Grieving the Emotionally Estranged Parent
Healing the relationship you never had.
Posted December 6, 2021 | Reviewed by Devon Frye
We often think of grief as a straight line. Grief is, in fact, more of a spiral, continuously cycling us through a myriad range of emotions. It’s important to recognize no one person’s experience of grief is the same as another’s, particularly should we find ourselves grieving an emotionally estranged parent.
The Emotionally Estranged Parent
Emotional estrangement from a parent or caregiver has many different starting points, ranging from poor attachment, on the developmental side, to bad behavior, on the social side, or some mix of both. No matter the genesis, the outcome for the child is typically the same—psychosocial disconnection and a sense of rejection, often leading to resentment and animosity. When conditions are ripe enough, this sensibility can even evolve into a sense of hatred.
Focusing on poor attachment—particularly when it’s connected to ongoing bad behavior—grieving an emotionally estranged parent can be more reactive, rather than situational. We typically expect grief to be in the moment and momentary—a hill we climb and "get over." By contrast, when confronting the grief connected with an emotionally estranged parent, it’s more often that we are grieving the relationship our younger self never had, rather than grieving the actual parent.
Attachment is a complex dynamic better left to a more comprehensive discussion, but the bottom line is it describes the reciprocal relationship we develop with our parent or primary caregiver when we are infants and toddlers. Basically, it sets us up with a set of expectations, assumptions, and ideas about how the world works—the genesis of our worldview—which we carry forward with us, not only into our relationship with our parent, but with the people, places and things we encounter throughout our lives.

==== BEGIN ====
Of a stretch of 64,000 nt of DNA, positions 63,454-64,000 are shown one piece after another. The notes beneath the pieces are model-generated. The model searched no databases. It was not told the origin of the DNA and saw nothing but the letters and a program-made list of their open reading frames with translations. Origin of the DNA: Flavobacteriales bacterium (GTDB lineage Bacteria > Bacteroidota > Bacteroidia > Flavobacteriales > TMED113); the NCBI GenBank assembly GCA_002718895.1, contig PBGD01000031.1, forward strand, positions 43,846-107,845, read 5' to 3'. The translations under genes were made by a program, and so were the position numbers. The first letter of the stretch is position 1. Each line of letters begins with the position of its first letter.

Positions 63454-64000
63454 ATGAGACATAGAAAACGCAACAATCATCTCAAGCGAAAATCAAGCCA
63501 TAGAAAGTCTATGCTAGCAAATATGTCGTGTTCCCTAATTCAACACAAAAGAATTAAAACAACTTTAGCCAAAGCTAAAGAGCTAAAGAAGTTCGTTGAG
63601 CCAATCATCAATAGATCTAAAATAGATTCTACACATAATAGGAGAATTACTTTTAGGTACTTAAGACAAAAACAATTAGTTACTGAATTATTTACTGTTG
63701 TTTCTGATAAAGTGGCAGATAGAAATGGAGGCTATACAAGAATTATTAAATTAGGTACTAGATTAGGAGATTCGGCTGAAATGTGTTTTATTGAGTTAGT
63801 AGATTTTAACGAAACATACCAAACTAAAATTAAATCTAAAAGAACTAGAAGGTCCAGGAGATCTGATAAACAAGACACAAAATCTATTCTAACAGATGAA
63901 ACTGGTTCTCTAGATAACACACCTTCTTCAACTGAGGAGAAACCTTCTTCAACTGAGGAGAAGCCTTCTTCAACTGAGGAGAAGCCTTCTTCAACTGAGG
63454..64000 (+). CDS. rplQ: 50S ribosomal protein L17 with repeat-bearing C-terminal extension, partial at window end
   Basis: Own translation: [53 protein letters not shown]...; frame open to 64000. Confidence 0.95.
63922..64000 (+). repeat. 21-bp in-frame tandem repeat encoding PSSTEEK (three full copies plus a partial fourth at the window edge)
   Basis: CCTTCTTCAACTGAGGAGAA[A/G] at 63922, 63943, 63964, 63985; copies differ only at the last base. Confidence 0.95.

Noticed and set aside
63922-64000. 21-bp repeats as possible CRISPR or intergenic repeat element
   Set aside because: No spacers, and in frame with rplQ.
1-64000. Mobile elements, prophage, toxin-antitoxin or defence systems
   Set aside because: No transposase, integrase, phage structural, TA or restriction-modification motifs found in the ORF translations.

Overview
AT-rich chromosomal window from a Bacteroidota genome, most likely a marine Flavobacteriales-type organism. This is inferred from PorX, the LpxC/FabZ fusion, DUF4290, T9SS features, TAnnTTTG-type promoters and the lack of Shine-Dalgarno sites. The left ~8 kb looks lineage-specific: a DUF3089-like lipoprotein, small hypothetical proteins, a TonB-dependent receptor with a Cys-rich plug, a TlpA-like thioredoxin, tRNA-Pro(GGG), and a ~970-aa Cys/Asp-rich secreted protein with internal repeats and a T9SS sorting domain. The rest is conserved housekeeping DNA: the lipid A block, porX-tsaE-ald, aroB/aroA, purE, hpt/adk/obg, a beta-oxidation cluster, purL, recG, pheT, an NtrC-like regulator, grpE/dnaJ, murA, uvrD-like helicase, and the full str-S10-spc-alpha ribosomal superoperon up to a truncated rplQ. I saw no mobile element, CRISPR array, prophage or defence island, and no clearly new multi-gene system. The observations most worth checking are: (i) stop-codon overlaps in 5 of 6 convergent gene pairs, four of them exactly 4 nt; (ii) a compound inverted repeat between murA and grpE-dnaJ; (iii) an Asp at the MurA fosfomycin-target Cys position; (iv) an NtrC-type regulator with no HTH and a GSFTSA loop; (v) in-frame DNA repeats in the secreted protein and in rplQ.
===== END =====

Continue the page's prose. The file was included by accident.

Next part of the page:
When this initial attachment dynamic is somehow distorted or not whole, it often foreshadows a splitting from the parent that, for the child, results in emotional estrangement. The notion that the relationship was never genuinely whole is important to recognize from the perspective of later grief, as the individual ends up grieving something they never had, rather than someone they’ve lost.
Attempting to Fix What’s Broken
For those who have experienced an incomplete—or even broken—attachment dynamic, there develops a drive to repair the break. As a result, we often choose social and emotional relationships mimicking the primary parental relationship in an unconscious effort to repair it. The paradox here is the secondary relationship tends to reinforce the brokenness, rather than providing a platform to repair the original dynamic, leaving the person once again—and repeatedly—stranded in a barren emotional landscape.
Grieving an emotionally estranged parent can bring this paradox into focus, particularly in light of the rehearsal, rumination, and remembrance accompanying any grief experience. This often brings into relief the original genesis of the dynamic and, by association, the recognition that the grieving of the emotionally estranged parent is not about the parent, so much as the lack of genuine, original relationship and attachment.
Grieving as Interior Growth
Clearly, the social relationship with the emotionally estranged parent can’t be practically resolved because they are no longer there. Without a tangible presence, the social dysfunction remains. On the other hand, resolution can come when the focus shifts from grieving the lost parent to grieving the lack of original relationship. This change in perspective moves us away from the original wound of distorted attachment and toward a reconciliation with our own interior landscape.
As we move through this aspect of our grief, we can better address self-attachment. In the face of emotional estrangement, we are confronted with imposed deficits in self-esteem, self-worth, and social valuation. In reconciling our grief around the relationship we never had, we can begin to heal the relationship we have with ourselves.
© 2021 Michael J. Formica, All Rights Reserved